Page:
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Posts Tagged ‘ 3D printed ’

Now You Can Print Your Own Bike?


Apart from the electronics, and the rider, every ounce of the BigRep Nera is 3D printed. From the handlebars, to the body, to the seat, suspension, and even the tires, the Nera is an absolutely stunning feat of design and engineering melded together to show how far additive 3D printing has come. The e-bike’s body comes with an edgy, chiseled design that gives it character and strength, and even includes a flexible bumper underneath the seat to absorb shock. Even the airless tires are made from 3D printing, with a lattice structure that gives it both strength and flexibility, allowing it to mimic natural rubber tires.

A 3D printer selling company, BigRep came to limelight with their airless bicycle tires that we featured earlier this year. The Nera takes BigRep’s PRO FLEX filament and TPU printing technology to the next step, not only by building an entire vehicle out of it, but by building a much more powerful vehicle that tests the material on a much more advanced level. What’s next… a sportscar? A manned drone?? Who knows!

Via: Marco Mattia Cristofori & Maximilian Sedlak of BigRep

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A Look Back At A 3D Printed Limb.


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This may not be people’s first time seeing this 3D printed exo-prosthetic leg.  But it sure is remarkable enough to take a look back at.  The ‘exo-prosthetic leg’ was created by Adam Root, this 3D printed artificial limb uses modern technologies to fabricate its customizable, intimate, form-taking design to fit the leg. Developed to resolve the time intensive, costly and tedious current process of adapting a prosthesis to an amputee’s specific anatomy, this design enhances a combination of a 3D scanner, printer and modeling software in order to create a more precise and affordable manufacturing procedure.

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Scanning technologies such as an inverted laser, form a highly precise virtual model of the patient’s residual limb and matches its anatomy to within a fraction of a millimeter. This, as well as the MIT biomechatronics lab developed fitsocket that captures leg tissue properties to enable a better fit, is then ready for 3D software modeling. All this information is combined in a custom-patterned mesh model and is hollowed out into an exo-skeleton, to reduce weight. By fusing together titanium dust particles in a laser sintering process, an extremely durable, lightweight and biocompatible prosthetic limb.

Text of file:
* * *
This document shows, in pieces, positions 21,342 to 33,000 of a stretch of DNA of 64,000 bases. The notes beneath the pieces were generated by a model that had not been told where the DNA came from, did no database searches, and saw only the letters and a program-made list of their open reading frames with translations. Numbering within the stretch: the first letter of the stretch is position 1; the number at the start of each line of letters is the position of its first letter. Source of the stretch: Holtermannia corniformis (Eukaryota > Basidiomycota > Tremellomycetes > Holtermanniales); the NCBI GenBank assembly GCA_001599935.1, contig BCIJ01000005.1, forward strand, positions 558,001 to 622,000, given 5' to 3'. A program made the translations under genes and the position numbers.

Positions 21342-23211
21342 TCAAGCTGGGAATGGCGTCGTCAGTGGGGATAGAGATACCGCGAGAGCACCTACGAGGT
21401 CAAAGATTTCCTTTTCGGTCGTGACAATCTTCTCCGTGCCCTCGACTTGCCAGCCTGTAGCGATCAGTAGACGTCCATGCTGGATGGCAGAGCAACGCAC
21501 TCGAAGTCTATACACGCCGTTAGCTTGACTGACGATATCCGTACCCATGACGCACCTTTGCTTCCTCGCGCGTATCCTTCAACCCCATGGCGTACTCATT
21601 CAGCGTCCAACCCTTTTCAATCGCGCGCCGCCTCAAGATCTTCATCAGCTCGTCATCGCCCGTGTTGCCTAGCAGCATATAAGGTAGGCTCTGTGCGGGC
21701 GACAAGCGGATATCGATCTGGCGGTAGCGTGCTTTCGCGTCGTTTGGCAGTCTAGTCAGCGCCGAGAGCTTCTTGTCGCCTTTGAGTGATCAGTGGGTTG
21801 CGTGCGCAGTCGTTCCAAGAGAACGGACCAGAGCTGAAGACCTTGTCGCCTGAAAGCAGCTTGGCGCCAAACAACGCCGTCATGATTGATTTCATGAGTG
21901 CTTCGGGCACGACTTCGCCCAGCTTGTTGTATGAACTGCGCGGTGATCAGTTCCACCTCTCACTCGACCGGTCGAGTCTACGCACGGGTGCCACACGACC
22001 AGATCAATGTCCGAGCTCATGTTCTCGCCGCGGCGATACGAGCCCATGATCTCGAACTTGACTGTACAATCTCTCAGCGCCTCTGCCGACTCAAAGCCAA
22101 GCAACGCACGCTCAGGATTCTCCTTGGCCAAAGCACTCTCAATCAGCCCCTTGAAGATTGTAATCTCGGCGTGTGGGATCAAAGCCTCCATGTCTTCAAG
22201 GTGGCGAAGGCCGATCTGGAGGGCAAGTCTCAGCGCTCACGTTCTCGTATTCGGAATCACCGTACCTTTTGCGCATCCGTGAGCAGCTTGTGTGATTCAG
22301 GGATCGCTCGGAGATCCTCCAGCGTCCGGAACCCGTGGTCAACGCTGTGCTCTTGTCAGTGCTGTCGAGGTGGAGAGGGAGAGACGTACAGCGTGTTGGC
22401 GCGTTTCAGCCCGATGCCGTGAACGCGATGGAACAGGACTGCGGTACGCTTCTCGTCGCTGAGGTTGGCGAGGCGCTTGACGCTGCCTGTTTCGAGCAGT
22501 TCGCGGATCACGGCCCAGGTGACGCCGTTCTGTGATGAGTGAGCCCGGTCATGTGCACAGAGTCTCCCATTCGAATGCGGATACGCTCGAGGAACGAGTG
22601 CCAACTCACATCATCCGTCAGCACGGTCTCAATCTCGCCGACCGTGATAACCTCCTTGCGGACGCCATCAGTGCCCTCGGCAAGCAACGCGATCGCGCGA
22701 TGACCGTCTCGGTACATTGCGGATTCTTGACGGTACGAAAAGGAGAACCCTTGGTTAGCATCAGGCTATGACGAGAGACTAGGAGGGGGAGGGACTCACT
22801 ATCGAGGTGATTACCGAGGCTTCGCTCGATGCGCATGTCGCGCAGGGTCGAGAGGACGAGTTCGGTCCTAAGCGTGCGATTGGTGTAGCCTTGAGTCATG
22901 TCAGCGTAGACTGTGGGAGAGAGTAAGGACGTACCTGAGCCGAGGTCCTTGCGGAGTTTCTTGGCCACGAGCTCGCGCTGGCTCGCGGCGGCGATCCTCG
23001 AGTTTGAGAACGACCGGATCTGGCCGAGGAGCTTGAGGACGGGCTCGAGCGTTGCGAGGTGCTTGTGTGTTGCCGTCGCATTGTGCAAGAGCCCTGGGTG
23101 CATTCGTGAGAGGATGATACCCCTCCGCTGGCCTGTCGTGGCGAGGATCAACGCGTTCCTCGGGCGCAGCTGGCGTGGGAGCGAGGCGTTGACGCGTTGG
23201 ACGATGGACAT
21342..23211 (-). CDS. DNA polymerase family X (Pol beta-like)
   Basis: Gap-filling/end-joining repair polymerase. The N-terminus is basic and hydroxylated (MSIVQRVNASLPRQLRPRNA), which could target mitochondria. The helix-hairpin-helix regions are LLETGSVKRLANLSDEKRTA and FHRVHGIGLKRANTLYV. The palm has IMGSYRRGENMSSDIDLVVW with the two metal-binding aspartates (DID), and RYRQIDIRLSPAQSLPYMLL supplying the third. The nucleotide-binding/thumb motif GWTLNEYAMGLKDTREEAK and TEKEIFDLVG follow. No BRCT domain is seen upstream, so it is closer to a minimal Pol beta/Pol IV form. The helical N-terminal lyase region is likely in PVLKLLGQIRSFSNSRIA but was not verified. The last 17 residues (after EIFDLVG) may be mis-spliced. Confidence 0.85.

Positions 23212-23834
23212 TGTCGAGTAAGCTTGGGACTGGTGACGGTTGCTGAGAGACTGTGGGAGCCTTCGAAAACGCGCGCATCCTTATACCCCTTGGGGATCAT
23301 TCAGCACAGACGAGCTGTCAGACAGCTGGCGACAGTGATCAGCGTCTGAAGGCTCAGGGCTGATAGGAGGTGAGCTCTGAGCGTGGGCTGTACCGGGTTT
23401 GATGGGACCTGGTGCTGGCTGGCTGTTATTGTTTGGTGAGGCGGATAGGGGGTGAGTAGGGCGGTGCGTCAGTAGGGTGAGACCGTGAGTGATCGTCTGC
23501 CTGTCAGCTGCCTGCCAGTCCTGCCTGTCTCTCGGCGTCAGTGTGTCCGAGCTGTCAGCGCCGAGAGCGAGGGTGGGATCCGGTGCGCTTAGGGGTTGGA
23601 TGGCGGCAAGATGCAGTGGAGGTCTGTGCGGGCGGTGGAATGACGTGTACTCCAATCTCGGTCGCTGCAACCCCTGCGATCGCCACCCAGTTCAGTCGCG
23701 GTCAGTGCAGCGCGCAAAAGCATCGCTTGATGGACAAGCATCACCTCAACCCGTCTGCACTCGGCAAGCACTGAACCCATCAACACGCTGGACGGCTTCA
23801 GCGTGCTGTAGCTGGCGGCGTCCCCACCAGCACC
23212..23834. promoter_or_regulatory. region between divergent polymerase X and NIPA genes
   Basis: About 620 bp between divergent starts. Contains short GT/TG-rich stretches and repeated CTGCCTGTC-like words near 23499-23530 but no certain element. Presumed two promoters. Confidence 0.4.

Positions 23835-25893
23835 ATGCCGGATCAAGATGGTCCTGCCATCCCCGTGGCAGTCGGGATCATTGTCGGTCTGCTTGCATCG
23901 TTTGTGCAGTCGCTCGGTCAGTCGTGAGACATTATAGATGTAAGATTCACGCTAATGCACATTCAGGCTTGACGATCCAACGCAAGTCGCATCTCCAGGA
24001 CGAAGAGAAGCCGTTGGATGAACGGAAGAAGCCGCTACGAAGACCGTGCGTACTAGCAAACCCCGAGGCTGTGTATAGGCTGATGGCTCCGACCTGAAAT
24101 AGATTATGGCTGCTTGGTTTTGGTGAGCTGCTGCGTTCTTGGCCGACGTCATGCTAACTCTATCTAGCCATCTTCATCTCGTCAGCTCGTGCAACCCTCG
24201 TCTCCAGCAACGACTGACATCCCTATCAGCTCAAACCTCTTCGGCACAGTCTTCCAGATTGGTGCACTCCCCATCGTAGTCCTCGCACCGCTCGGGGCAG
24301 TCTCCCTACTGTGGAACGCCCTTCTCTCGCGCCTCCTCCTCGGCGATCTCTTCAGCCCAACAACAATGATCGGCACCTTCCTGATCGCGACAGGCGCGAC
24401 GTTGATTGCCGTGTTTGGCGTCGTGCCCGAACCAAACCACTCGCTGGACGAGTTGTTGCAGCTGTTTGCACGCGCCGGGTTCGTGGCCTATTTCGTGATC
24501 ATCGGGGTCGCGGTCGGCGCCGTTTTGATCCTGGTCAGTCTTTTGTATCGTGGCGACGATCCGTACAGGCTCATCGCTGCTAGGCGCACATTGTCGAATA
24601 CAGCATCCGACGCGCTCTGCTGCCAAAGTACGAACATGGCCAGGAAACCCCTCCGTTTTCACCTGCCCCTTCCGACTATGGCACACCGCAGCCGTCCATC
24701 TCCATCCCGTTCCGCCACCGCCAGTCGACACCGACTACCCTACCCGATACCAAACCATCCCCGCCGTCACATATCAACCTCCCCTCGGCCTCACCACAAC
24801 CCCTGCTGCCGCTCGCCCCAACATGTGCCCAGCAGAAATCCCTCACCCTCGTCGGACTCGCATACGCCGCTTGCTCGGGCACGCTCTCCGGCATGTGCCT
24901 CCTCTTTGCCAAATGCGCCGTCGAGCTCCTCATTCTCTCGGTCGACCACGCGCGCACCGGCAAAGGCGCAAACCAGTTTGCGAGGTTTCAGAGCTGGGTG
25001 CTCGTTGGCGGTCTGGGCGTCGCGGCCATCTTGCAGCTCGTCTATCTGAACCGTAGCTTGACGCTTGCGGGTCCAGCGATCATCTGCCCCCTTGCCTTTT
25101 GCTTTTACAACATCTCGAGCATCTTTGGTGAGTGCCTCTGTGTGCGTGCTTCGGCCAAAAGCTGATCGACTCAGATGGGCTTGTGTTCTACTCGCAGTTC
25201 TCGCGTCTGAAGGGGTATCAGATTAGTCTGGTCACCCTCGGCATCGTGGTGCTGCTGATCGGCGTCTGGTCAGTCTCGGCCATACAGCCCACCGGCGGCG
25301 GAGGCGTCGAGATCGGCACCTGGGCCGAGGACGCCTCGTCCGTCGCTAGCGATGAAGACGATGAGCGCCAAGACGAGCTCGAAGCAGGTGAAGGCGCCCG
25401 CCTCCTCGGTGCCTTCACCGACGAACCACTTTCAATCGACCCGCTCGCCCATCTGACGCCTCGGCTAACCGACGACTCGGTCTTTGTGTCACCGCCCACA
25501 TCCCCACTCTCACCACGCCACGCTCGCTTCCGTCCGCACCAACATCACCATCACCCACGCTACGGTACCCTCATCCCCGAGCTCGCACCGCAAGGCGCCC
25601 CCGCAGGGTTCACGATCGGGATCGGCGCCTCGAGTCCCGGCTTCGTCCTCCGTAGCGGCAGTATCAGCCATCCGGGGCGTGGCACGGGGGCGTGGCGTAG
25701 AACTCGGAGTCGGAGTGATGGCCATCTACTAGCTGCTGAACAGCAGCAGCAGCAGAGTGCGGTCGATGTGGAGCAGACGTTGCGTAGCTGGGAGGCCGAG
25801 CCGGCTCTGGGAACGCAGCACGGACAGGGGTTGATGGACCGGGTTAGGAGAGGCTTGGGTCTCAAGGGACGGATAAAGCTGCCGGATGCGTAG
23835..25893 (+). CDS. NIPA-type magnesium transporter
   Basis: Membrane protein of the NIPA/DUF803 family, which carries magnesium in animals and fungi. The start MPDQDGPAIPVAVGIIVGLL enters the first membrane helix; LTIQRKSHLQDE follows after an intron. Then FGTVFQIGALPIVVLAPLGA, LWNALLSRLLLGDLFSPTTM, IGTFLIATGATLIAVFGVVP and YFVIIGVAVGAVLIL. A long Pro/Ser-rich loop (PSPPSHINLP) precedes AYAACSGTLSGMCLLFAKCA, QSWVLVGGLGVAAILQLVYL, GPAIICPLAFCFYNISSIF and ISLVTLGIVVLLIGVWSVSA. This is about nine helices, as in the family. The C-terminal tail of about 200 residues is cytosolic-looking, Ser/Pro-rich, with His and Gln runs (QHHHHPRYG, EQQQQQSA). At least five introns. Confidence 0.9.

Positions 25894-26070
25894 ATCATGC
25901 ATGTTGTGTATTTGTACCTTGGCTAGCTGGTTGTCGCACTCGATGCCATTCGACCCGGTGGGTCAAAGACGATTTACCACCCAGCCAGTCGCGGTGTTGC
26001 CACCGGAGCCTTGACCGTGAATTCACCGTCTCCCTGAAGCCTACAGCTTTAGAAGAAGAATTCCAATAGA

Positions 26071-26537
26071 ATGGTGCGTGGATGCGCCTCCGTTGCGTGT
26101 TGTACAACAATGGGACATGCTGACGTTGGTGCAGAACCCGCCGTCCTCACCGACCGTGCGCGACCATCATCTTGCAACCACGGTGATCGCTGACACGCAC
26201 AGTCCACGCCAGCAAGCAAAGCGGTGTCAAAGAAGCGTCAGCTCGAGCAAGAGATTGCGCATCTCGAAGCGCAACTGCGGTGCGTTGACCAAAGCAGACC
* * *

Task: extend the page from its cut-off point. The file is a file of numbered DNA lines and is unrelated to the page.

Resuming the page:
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Seamless 3D-printed Dress for Burlesque Dancer Dita von Teese


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New technologies mean the design process is becoming akin to “creating a Hollywood film,” says designer Francis Bitonti, who created a seamless 3D-printed dress for burlesque dancer Dita von Teese.  Speaking about the development of the dress at the Wearable Futures conference in London, Bitonti says that developments in computer-based design and 3D printing mean that designers are no longer limited by their knowledge of materials. “The separation between what you can simulate and what you can physically model is gone”, claims Bitonti, founder of New York luxury fashion studio Francis Bitonti Studio.

Worlds First 3d Printed Metal Gun By Solid Concepts


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It seems there’s no end to 3D printing’s potential, and the world’s first 3D-printed metal gun is the latest innovation to be birthed from the budding technology. Many of you will remember the first 3D printed plastic gun (it was literally toasted after firing off just one shot), but this is something entirely different. The folks at Austin, Texas based Solid Concepts have created a metal 3D-printed gun using DMLS (direct metal laser sintering) technology, and this thing shows a lot of promise. Unlike its plastic predecessor, the metal version of the 1911 series firearm has fired off 50 rounds, and still going strong, with no damage to the gun itself (at least that’s why Solid Concepts says).  Before you get too worried about your neighbor printing out a batch of guns, the company says that “there are barriers to keep the public away from the technology for years.”

 

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